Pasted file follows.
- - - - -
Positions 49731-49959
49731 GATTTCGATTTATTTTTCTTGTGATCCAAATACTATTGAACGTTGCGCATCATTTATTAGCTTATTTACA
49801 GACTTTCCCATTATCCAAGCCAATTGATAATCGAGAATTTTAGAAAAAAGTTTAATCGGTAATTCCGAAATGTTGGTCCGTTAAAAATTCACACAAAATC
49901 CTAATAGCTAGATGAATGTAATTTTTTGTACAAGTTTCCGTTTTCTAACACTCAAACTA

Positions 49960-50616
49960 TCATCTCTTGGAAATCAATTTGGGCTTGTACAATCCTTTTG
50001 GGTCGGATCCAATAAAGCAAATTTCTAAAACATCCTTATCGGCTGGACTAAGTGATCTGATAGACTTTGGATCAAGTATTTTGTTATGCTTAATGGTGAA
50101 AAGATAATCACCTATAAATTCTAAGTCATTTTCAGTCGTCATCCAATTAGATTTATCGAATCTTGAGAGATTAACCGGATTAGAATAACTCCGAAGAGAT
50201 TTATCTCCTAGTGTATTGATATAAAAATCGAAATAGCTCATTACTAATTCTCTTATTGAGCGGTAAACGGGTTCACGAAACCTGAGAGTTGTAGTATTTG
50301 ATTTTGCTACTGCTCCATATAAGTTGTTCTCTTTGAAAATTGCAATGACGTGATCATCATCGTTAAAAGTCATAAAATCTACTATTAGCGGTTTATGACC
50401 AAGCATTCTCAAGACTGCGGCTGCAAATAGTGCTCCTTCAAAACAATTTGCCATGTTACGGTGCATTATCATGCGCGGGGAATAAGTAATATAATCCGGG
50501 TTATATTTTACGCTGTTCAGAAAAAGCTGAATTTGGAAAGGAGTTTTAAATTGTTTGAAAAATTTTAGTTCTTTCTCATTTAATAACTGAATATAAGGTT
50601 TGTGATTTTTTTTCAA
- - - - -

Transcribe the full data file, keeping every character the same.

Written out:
Positions 49731-49959
49731 GATTTCGATTTATTTTTCTTGTGATCCAAATACTATTGAACGTTGCGCATCATTTATTAGCTTATTTACA
49801 GACTTTCCCATTATCCAAGCCAATTGATAATCGAGAATTTTAGAAAAAAGTTTAATCGGTAATTCCGAAATGTTGGTCCGTTAAAAATTCACACAAAATC
49901 CTAATAGCTAGATGAATGTAATTTTTTGTACAAGTTTCCGTTTTCTAACACTCAAACTA

Positions 49960-50616
49960 TCATCTCTTGGAAATCAATTTGGGCTTGTACAATCCTTTTG
50001 GGTCGGATCCAATAAAGCAAATTTCTAAAACATCCTTATCGGCTGGACTAAGTGATCTGATAGACTTTGGATCAAGTATTTTGTTATGCTTAATGGTGAA
50101 AAGATAATCACCTATAAATTCTAAGTCATTTTCAGTCGTCATCCAATTAGATTTATCGAATCTTGAGAGATTAACCGGATTAGAATAACTCCGAAGAGAT
50201 TTATCTCCTAGTGTATTGATATAAAAATCGAAATAGCTCATTACTAATTCTCTTATTGAGCGGTAAACGGGTTCACGAAACCTGAGAGTTGTAGTATTTG
50301 ATTTTGCTACTGCTCCATATAAGTTGTTCTCTTTGAAAATTGCAATGACGTGATCATCATCGTTAAAAGTCATAAAATCTACTATTAGCGGTTTATGACC
50401 AAGCATTCTCAAGACTGCGGCTGCAAATAGTGCTCCTTCAAAACAATTTGCCATGTTACGGTGCATTATCATGCGCGGGGAATAAGTAATATAATCCGGG
50501 TTATATTTTACGCTGTTCAGAAAAAGCTGAATTTGGAAAGGAGTTTTAAATTGTTTGAAAAATTTTAGTTCTTTCTCATTTAATAACTGAATATAAGGTT
50601 TGTGATTTTTTTTCAA